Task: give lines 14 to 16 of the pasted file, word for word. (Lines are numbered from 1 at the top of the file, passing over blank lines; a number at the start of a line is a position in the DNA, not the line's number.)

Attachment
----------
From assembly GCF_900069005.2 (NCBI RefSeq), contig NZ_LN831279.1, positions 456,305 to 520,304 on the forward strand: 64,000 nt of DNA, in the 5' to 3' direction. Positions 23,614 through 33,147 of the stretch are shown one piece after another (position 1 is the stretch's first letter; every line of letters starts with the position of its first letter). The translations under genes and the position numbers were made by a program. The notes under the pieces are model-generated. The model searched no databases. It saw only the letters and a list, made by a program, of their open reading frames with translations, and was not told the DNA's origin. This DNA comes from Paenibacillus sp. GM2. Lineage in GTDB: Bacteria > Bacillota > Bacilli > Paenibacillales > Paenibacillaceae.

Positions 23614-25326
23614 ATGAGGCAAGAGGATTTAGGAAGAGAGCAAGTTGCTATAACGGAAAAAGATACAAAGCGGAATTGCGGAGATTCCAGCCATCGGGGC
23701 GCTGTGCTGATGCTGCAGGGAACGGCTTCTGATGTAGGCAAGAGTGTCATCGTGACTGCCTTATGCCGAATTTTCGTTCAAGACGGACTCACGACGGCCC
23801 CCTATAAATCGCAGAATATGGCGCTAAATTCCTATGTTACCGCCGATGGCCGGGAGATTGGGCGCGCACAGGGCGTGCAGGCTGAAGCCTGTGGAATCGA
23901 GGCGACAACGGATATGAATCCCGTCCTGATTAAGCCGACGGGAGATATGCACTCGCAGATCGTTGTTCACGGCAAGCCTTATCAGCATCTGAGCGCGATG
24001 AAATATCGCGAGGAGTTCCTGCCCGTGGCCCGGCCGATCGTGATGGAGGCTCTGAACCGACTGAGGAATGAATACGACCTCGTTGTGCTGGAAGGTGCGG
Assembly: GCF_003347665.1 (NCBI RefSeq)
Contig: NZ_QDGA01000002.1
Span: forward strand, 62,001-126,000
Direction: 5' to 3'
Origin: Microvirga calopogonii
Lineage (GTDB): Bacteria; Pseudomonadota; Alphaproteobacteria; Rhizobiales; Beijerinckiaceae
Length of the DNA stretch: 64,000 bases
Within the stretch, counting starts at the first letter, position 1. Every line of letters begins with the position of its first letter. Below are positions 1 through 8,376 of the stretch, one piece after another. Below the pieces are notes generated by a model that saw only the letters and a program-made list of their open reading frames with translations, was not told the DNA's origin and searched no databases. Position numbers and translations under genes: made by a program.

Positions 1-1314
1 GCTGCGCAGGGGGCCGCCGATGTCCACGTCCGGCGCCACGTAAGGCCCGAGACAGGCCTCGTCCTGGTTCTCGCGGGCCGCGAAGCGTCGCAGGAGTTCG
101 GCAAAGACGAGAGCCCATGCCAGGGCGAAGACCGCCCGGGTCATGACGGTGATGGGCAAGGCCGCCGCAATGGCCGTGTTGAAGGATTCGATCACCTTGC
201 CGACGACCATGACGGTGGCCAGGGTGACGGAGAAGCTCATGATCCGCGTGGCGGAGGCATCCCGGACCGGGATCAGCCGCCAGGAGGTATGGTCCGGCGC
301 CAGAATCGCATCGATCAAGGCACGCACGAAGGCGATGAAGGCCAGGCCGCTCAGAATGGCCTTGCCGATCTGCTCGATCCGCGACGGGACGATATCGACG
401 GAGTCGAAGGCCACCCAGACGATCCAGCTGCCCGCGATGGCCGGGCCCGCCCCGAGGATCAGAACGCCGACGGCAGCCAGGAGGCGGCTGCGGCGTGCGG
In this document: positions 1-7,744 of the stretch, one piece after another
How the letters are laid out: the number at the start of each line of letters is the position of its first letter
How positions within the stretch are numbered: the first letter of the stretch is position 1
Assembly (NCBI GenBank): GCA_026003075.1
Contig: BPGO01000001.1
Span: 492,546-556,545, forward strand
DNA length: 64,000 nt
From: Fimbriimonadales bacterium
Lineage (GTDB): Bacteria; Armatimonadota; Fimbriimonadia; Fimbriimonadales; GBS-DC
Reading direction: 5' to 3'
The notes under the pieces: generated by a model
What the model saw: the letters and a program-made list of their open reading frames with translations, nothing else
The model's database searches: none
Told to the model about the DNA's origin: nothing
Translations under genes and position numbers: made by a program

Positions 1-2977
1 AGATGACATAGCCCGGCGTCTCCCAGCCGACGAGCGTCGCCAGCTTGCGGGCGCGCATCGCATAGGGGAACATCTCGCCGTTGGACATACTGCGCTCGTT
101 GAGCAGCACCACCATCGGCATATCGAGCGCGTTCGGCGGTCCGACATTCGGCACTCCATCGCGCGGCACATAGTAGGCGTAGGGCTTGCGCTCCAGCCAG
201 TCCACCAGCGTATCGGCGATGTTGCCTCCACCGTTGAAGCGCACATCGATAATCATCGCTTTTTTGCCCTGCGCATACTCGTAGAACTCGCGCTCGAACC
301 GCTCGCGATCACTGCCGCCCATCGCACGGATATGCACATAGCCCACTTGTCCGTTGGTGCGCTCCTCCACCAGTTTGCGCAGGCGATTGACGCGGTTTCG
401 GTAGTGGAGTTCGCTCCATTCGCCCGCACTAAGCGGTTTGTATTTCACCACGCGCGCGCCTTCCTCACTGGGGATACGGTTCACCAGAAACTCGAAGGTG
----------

Length of the DNA stretch: 64,000 bases
Within the stretch, counting starts at the first letter, position 1. Every line of letters begins with the position of its first letter. Below are positions 1 through 8,376 of the stretch, one piece after another. Below the pieces are notes generated by a model that saw only the letters and a program-made list of their open reading frames with translations, was not told the DNA's origin and searched no databases. Position numbers and translations under genes: made by a program.

Positions 1-1314